Action Fraud reported £16 million has been lost to ecommerce fraud since lockdown? Statistics show that 16,352 people in the UK fell victim to online shopping fraud, with those aged 18-26 most at risk. The survey of 2,000 UK consumers looked at attitudes to, and experiences of fraud, finding:
- 76% believe shopping online puts them at a higher risk of fraud, with 50% regularly worrying about entering card information online – but 85% still made a purchase online in the last month
- 38% reported having been the victim of financial fraud, with 1-in-5 falling victim in the last 12 months
Ben Tuckwell, District Manager, UK & Ireland, RSA Security, comments: “[The] warning from Action Fraud is concerning but not altogether surprising. Unfortunately, fraudsters thrive in times of disruption. The recent shift to e-commerce has been critical for both consumers and the economy, but fraudsters have been quick to take advantage too. In fact, in the first three months of 2020, RSA recovered details of over five million unique compromised cards globally. Once credentials are stolen these card details are sold on the dark web to other fraudsters who can use them to buy goods.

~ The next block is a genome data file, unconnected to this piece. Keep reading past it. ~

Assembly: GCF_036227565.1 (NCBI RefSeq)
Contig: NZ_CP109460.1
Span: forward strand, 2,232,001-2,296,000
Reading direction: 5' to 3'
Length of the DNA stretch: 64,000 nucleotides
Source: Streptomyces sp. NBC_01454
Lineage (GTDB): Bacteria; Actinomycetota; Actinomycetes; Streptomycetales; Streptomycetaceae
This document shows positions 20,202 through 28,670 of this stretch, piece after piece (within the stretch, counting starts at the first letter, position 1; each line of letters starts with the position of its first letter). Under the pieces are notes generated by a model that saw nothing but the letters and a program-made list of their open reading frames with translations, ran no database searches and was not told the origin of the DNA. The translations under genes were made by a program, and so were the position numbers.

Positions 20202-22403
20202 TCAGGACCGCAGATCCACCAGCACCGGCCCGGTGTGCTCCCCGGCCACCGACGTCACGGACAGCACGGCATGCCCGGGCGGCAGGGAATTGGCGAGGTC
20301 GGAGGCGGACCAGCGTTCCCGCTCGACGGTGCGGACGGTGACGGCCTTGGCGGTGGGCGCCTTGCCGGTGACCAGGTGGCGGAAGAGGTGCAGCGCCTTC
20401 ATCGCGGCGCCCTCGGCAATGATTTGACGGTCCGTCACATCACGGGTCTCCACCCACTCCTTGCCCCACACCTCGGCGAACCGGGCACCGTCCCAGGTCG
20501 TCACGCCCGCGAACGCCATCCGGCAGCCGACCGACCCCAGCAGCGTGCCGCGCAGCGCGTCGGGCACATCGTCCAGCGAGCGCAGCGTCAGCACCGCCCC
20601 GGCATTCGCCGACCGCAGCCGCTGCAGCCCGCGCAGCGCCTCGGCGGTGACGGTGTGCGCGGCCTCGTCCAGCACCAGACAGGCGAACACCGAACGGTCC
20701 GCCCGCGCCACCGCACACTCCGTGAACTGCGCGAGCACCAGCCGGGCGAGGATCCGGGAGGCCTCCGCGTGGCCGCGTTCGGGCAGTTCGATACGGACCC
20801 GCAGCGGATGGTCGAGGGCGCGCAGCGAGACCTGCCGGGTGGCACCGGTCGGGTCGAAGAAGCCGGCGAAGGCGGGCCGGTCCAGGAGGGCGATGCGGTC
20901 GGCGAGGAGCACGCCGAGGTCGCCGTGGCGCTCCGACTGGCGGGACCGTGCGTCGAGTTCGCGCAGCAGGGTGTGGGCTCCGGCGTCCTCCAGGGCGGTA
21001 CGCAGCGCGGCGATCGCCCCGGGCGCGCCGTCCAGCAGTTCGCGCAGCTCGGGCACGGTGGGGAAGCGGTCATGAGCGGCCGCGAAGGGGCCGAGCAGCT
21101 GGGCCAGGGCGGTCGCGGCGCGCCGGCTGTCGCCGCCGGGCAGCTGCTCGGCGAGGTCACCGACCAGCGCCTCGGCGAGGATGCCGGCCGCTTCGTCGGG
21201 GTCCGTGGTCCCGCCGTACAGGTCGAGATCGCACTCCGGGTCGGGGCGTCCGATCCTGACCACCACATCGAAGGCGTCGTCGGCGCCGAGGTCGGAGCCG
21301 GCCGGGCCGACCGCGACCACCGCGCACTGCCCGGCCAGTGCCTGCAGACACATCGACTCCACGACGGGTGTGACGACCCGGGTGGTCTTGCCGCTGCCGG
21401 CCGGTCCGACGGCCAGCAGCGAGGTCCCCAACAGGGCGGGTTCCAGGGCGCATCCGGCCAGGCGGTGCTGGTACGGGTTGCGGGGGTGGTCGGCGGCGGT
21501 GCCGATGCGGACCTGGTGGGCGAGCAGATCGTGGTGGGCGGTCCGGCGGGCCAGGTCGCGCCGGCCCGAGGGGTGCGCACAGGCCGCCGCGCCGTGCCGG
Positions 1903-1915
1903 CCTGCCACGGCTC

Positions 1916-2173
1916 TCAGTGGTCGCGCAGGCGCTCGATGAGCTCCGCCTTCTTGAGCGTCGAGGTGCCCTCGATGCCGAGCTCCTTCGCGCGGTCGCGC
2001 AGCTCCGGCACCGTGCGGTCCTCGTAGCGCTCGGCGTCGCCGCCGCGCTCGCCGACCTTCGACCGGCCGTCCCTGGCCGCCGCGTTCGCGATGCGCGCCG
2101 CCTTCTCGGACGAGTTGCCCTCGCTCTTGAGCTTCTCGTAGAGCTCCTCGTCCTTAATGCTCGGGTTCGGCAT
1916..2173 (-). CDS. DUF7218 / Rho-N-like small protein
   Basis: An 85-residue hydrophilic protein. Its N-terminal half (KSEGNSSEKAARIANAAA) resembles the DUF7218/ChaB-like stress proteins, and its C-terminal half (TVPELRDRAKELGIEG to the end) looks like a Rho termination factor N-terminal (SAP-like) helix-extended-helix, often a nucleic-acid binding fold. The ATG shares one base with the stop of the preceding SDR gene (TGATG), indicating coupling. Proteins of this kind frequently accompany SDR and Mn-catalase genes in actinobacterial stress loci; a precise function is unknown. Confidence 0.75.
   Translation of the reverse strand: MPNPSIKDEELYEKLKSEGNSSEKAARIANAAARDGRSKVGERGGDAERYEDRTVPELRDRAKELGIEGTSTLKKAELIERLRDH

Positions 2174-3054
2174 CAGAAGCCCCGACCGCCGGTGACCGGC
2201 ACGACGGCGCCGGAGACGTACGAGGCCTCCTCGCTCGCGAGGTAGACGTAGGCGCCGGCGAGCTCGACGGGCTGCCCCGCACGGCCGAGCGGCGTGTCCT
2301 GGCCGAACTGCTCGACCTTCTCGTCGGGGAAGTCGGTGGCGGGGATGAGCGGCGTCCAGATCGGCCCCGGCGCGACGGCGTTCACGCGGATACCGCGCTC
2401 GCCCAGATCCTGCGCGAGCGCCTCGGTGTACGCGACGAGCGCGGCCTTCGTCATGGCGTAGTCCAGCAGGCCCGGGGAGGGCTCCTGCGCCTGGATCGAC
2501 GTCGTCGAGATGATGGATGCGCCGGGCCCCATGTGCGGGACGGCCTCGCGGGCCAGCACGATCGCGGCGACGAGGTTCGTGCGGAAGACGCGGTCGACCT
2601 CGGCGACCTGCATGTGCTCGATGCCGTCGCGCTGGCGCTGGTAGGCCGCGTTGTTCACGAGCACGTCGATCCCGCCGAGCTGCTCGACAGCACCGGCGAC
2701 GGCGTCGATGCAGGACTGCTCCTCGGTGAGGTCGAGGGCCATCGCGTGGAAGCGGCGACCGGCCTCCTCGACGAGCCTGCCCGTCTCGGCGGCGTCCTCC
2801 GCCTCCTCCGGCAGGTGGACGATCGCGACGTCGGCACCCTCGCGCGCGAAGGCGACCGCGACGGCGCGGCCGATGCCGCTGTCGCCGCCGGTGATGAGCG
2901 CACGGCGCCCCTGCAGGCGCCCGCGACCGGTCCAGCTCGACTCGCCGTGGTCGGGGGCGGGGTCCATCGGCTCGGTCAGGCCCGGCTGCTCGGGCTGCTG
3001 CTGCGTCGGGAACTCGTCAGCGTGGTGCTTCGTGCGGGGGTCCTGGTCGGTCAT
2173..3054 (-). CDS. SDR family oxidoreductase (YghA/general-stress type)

“During the pandemic, fraudsters also appear to have had growing success targeting mobile applications for fraud – 26% of fraud transactions spotted by RSA in the first three months of the year came from this channel, double that of the previous three months. As more retailers have guided consumers towards mobile apps as a means to transact, it seems fraudsters have also looked to exploit this shift.
“While the consumer advice from Action Fraud is absolutely correct, banks, card issuers and retailers alike must also step up the war on fraudsters, both in times of crisis and in the future as shopping increasingly moves online. Pioneering businesses are already applying machine learning to better predict whether a payment is likely to be fraudulent.
“By looking at hundreds of different data points and assessing whether it is normal or suspect behaviour, banks and card issuers stand a better chance of stopping criminal activity in its tracks. As fraud detection gets increasingly smart, only the riskiest of transactions will require additional customer verification, meaning shoppers can purchase online with confidence and ease.”
Ian Johnson, Managing Director of Europe, Marqeta, comments: “92% of people who had been defrauded had been able to get fraudulent transactions removed from their account. This means the banks are often carrying the financial burden of fraud. Preventing fraudulent transactions in real-time – before the money leaves the customer account – needs to be a priority. The best way to do this is through having cards that have the capacity to ‘think’ and use contextual data to make judgements on fraud during the transaction process, rather than after the fact. The only way to do this is through a modern payment platform.”